In art, there is what’s referred to as ‘negative space’. This is commonly just empty space, like unpainted area on a canvas or a meaningful moment of silence in a song. By definition, it is the space around and between the subject(s) or focal point(s) of the piece, not the subject(s) or focal point(s) themselves. In similar fashion, I think of the way in which relationships (professional or otherwise) are forged between people. Some relationships are centered around the subjects themselves (the people involved) and some are centered around the negative or blank space between or around those subjects. Granted, negative space can add a great deal of value to music or a piece of visual art but eventually the lasting impression is going to be left by what occupied the positive space.

negative space

A painting I did which uses negative space.

In other words, a relationship focused on the people involved will leave you with lasting memories of that person’s nature, habits, or your shared experiences. A relationship built on negative space may leave you with some details about a person’s biographical information, but little more. Of course, some solid relationships begin with nothing more than negative space as common ground, but they don’t always flourish.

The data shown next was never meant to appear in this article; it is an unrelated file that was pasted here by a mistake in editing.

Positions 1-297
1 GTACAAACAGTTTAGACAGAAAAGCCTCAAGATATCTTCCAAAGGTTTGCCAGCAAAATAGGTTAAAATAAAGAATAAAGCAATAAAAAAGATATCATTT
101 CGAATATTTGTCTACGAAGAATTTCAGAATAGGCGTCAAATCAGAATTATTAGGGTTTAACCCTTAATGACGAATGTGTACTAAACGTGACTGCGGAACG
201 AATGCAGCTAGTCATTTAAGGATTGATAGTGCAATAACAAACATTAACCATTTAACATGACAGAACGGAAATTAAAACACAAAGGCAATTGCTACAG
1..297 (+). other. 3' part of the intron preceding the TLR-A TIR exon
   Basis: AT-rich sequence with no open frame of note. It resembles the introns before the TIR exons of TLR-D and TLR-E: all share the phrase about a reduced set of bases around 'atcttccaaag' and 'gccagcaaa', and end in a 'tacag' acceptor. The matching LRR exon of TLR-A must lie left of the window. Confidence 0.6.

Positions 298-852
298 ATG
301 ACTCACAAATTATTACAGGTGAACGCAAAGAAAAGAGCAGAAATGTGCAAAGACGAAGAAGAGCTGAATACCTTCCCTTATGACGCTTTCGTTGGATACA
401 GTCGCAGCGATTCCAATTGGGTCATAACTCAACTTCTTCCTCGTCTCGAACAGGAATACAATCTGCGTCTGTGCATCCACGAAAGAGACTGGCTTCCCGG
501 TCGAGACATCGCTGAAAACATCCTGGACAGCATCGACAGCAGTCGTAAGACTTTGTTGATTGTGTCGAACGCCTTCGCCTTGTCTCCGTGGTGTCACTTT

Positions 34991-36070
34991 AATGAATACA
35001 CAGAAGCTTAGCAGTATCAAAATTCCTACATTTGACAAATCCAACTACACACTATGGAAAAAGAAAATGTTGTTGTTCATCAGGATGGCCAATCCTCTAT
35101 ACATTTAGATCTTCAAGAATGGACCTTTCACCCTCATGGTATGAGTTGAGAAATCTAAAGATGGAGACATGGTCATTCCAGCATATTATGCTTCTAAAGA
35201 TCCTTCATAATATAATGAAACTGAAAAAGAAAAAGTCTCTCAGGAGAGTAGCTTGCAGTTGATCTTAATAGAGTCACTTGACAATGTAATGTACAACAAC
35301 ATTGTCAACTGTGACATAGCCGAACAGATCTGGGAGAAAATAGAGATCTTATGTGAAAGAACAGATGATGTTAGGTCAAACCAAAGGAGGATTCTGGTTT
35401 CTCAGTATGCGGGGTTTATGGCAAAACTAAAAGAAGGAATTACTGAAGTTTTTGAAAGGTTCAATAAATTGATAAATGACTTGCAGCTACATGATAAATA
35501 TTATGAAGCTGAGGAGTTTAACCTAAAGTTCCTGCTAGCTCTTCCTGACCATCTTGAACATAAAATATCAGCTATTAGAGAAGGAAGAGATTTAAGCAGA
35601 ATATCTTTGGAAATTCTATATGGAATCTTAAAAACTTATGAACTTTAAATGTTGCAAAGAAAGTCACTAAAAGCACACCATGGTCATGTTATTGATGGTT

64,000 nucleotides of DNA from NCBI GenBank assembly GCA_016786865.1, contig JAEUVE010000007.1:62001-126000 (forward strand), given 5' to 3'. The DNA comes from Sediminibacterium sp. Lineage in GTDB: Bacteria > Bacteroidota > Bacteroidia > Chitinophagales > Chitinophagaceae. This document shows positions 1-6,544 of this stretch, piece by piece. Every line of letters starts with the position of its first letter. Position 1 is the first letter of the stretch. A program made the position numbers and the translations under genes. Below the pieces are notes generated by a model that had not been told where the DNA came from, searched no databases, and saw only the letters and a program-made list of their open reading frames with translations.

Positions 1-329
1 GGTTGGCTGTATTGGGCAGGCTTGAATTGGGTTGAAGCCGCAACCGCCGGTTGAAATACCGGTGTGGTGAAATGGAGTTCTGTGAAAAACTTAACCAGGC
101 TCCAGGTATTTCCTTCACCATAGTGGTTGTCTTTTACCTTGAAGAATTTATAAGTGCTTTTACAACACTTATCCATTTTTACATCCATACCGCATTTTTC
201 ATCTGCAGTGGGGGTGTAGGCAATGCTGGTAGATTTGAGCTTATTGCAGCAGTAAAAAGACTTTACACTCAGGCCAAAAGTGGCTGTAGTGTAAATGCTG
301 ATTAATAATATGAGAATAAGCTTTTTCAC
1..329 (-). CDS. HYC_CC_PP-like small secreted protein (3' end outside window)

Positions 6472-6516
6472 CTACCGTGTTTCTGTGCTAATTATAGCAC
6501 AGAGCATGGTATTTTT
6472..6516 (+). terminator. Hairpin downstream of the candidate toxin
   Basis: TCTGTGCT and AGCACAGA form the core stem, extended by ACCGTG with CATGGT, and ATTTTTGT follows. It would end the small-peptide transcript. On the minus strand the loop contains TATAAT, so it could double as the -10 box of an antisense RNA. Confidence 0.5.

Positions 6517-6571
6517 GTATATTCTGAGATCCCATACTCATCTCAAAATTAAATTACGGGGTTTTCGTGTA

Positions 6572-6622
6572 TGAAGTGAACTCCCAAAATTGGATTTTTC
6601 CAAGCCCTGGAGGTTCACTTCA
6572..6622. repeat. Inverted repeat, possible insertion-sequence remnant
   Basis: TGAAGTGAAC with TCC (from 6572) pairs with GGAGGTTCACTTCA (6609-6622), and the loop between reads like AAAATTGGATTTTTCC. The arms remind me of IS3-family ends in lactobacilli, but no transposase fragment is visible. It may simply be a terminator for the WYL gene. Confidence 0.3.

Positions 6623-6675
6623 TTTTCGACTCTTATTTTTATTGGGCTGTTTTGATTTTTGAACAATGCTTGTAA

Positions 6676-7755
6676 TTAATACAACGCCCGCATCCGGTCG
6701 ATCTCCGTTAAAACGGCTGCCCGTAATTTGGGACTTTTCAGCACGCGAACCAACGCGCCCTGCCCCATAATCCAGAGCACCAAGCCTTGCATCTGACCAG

So what’s the point of all this? We all need to build relationships in order to keep our social, professional, and personal lives on track. The types of company we keep can also tell us a lot about ourselves if we are observant enough. Identifying common characteristics between people in each of those compartments of your life can help you understand what traits or characteristics you habitually seek out in others. It may also be a reflection of yourself in some cases.

Naturally, we will be forced to try and forge relationships on any grounds possible in order to break into a field or social circle. If you actually belong, you’ll probably be successful and some of those relationships will become meaningful. If you don’t however, you may find that those relationships are exhausting to maintain because they just don’t feel natural or don’t have any substance.

My advice (and experience) in this case then, is simple. If you allow yourself to be caught up in seeking relationships that emphasize the negative space of prestige, power or status then it’s very possible you will find yourself lonely in times of need. On the other hand, if you seek out relationships that emphasize the positive space or the actual people involved you will rarely find yourself empty handed or without someone willing to help. As I’ve grown into the work force and seen what can happen to people and their professional situations, I’ve realized how important positive-space relationships can be. Negative-space relationships can make for cool stories and name-dropping purposes, but can rarely be counted on for a favor.

Think about what types of relationships you build, and how or if you could depend on those people the way you’d like to. Further, think about the types of relationships you intend to build in the future, and whether or not those could conceivably be mutually rewarding situations.